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As the name suggests, Project-based learning is a guided experience of learning through a project that solves a real-world need. In this context, indeed, the term “project” refers to a collaborative, multi-step experience that can span days, weeks, or even months, in which participants research an authentic question or problem and design an authentic output to show their findings.
Read on to explore the ins and outs of a project-based framework and how it can be applied with adult learners too.
Everyone has different learning preferences, and one is not inherently better than the other. The project-based learning (PBL) model gives an equitable opportunity for every learner to design their personalized path for how to get to a desired outcome.
Knowledge-based standards and content are woven organically into a central project, and learners may encounter them in different ways and at different times throughout the project. If, for example, an objective is to develop a soft skill like effective communication, someone may be working on writing down their ideas clearly, while another participant is communicating with stakeholders in their part of the project. Learning in this way supports independent, self-directed learners.
TO SUM IT UP
The project-based learning (PBL) model gives an equitable opportunity for every learner to design their personalized path for how to get to a desired outcome.
Let’s see how to construct a PBL experience one step at a time (and with examples). Please note: The precise names and number of steps may appear differently in different sources.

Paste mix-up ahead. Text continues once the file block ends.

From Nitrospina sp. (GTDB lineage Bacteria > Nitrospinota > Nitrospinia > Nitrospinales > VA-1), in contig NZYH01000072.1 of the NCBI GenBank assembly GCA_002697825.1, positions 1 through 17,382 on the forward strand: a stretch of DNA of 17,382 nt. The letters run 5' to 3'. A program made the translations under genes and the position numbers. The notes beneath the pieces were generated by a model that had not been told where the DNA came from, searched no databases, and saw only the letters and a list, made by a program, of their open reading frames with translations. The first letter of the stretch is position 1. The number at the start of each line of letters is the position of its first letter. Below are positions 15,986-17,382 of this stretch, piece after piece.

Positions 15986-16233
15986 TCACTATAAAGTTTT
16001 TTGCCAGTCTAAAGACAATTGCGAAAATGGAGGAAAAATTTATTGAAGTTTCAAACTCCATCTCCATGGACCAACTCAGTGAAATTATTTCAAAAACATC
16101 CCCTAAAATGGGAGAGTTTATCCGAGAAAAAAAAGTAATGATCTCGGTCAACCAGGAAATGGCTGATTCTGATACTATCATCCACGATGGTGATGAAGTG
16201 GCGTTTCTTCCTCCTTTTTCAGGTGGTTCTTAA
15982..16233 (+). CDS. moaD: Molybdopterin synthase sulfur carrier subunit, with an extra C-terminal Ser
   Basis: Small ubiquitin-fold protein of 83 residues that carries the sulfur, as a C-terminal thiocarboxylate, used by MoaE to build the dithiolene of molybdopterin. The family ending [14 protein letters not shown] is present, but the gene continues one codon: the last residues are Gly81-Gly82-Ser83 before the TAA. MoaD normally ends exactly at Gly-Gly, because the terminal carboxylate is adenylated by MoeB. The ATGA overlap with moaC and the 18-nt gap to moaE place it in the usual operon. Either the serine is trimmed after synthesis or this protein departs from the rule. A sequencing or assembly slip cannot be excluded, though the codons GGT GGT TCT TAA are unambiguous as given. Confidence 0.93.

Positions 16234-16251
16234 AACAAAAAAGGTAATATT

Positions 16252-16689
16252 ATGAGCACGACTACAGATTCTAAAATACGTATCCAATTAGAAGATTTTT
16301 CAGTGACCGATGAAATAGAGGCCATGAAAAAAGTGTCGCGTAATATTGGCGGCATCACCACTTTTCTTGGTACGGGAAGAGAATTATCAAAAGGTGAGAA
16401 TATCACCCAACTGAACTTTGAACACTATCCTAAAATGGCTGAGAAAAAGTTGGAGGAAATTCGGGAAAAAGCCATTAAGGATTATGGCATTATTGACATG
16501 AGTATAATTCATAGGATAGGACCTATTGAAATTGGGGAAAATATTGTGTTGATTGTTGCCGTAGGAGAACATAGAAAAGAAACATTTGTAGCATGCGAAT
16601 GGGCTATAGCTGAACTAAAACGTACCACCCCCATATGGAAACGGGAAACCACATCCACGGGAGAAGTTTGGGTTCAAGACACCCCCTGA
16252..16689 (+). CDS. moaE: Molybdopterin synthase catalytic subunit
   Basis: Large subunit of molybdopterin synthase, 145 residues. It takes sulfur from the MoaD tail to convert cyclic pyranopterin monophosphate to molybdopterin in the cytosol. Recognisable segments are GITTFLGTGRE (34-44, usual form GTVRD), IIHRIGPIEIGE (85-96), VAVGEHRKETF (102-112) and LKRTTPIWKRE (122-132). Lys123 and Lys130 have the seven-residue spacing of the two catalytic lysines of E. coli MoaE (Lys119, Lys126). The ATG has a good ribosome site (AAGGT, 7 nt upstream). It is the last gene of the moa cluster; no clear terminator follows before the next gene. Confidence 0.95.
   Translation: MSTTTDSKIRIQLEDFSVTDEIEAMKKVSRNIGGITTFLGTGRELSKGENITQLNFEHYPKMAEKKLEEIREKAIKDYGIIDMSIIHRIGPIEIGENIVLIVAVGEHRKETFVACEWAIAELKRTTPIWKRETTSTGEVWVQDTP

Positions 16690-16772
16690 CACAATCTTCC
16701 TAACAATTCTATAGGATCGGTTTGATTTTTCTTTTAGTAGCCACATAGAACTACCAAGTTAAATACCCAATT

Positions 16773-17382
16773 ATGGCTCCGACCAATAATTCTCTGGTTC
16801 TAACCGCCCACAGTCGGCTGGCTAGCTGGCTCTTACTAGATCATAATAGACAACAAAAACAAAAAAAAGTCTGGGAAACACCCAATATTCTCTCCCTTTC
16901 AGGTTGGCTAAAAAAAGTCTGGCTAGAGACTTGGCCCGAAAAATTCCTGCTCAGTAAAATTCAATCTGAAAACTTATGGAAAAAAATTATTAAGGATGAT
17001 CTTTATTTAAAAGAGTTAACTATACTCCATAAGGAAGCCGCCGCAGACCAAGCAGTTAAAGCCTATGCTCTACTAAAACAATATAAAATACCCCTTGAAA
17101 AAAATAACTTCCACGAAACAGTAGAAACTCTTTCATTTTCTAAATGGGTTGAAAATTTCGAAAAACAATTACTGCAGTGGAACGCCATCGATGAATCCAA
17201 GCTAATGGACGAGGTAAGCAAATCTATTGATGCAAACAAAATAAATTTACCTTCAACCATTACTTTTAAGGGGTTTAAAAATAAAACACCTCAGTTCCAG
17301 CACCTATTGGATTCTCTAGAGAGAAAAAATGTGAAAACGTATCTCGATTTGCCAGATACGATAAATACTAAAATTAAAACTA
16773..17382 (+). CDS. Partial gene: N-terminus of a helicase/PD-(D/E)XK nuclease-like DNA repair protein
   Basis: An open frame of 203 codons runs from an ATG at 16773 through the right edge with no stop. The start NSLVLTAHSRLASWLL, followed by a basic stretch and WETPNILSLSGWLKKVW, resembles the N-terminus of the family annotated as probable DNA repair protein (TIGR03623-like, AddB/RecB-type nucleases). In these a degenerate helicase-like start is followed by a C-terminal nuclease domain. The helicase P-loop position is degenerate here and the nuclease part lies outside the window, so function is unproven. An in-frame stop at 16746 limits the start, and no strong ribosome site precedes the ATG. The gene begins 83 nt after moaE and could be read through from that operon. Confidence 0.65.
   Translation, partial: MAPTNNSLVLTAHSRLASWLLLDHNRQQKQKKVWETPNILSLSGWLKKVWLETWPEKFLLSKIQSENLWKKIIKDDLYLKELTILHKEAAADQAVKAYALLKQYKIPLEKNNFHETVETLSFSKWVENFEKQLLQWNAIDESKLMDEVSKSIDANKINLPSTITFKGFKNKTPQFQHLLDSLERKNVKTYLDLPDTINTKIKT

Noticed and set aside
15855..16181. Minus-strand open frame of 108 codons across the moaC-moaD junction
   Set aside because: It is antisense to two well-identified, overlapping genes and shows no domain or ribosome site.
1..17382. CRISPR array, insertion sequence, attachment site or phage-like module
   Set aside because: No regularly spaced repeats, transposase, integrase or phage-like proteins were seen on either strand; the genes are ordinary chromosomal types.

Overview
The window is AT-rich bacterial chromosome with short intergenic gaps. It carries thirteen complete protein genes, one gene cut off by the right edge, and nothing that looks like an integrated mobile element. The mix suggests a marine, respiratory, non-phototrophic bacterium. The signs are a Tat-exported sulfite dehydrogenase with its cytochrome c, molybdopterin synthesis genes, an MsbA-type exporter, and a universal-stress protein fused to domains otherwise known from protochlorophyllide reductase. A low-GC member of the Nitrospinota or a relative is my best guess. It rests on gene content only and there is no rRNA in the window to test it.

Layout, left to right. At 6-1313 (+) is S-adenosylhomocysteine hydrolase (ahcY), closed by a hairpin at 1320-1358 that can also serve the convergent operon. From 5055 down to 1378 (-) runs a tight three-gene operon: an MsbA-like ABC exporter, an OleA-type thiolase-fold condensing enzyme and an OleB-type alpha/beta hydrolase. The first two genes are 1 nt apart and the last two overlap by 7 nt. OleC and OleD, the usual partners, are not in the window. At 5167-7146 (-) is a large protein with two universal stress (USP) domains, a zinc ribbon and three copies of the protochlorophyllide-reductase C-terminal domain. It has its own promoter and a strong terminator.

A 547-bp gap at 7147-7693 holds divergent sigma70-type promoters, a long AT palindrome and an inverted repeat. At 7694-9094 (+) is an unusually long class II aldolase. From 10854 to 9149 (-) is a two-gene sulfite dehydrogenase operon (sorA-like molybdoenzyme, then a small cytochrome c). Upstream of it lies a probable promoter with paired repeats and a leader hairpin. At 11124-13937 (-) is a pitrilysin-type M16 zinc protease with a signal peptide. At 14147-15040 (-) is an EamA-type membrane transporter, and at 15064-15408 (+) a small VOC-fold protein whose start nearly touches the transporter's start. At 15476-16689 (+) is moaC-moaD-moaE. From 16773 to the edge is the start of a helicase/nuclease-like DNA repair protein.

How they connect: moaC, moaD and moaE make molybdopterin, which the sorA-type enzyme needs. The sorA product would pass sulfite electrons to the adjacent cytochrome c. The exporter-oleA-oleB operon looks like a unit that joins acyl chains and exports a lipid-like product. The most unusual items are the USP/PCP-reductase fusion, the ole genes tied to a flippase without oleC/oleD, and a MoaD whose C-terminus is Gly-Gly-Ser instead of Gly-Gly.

The example: Your company needs to implement a new remote work policy, and the HR team is in charge. Let’s put project-based learning to the test.
We start with an essential question: This will be the guiding focus of the project. Let’s begin to ask some questions about the issue at hand, until we get to the one that will guide our project. For example – “How can our global team be supported effectively?” A more in-depth strategy for arriving at an essential question is fantastically shown in the challenge-based learning framework, which presents another way to organize an inquiry-driven experience.
Set up a project plan: Think – resources, activities, and a schedule of events. In our HR example, let’s put together all of the existing information about the company work policy, information about employee whereabouts, and so on. Could the project involve some employee surveys about work preferences? Let’s set some benchmarks and a timeline for the project.
This is the research phase! The idea of sustained inquiry is often used in PBL experience design to refer to a project that may stretch over some time and create genuine interest and rigorous research.
Collaborative work is highly encouraged, as well as contacting internal stakeholders, people whom the project will affect, and external experts. In our HR example, employees may be researching best remote work practices for collaboration, management, and support, considering business and employee needs, and plotting a solution.
Now, participants begin to set the plan in motion – drafting, sketching, re-drafting. The idea of voice and choice is tangible at this phase. Participants choose, tweak, and define their own strategy for getting to the outcome. Feedback throughout the process helps set guardrails and provides valuable input. And the outcome is the –
The WeSchool platform can be used to set up an interactive digital space for sharing ideas in a fully digital or blended project-based learning environment. How?
A common worry about project-based learning is its time-consuming nature and more challenging set-up than the more traditional consume-to-learn methods (e.g. reading or watching information).
In a final attempt to sway any skeptics, a project-based learning experience will result in a concrete product that could help the organization, while in the process your employees have gained the skills they would have otherwise only dreamt (ok and maybe read) about.